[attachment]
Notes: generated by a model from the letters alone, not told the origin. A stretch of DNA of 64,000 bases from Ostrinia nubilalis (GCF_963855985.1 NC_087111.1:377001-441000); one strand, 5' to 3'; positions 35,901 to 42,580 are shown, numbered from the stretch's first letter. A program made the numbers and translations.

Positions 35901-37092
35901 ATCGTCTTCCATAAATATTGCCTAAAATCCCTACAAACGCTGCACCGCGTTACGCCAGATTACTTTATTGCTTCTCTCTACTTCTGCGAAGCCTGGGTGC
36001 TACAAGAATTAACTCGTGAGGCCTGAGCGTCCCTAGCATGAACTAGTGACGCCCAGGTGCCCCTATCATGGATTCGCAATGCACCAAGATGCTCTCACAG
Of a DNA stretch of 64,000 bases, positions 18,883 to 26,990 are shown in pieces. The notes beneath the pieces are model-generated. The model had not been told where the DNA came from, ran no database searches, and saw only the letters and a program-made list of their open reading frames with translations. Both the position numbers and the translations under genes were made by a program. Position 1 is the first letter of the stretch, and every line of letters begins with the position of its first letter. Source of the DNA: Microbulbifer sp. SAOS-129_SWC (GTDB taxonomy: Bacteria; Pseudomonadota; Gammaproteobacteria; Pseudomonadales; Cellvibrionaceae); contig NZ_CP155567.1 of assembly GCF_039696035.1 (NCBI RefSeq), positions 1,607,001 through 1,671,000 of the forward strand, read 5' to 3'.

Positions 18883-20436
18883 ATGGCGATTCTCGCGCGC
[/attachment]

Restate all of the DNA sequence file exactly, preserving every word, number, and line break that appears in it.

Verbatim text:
Notes: generated by a model from the letters alone, not told the origin. A stretch of DNA of 64,000 bases from Ostrinia nubilalis (GCF_963855985.1 NC_087111.1:377001-441000); one strand, 5' to 3'; positions 35,901 to 42,580 are shown, numbered from the stretch's first letter. A program made the numbers and translations.

Positions 35901-37092
35901 ATCGTCTTCCATAAATATTGCCTAAAATCCCTACAAACGCTGCACCGCGTTACGCCAGATTACTTTATTGCTTCTCTCTACTTCTGCGAAGCCTGGGTGC
36001 TACAAGAATTAACTCGTGAGGCCTGAGCGTCCCTAGCATGAACTAGTGACGCCCAGGTGCCCCTATCATGGATTCGCAATGCACCAAGATGCTCTCACAG
Of a DNA stretch of 64,000 bases, positions 18,883 to 26,990 are shown in pieces. The notes beneath the pieces are model-generated. The model had not been told where the DNA came from, ran no database searches, and saw only the letters and a program-made list of their open reading frames with translations. Both the position numbers and the translations under genes were made by a program. Position 1 is the first letter of the stretch, and every line of letters begins with the position of its first letter. Source of the DNA: Microbulbifer sp. SAOS-129_SWC (GTDB taxonomy: Bacteria; Pseudomonadota; Gammaproteobacteria; Pseudomonadales; Cellvibrionaceae); contig NZ_CP155567.1 of assembly GCF_039696035.1 (NCBI RefSeq), positions 1,607,001 through 1,671,000 of the forward strand, read 5' to 3'.

Positions 18883-20436
18883 ATGGCGATTCTCGCGCGC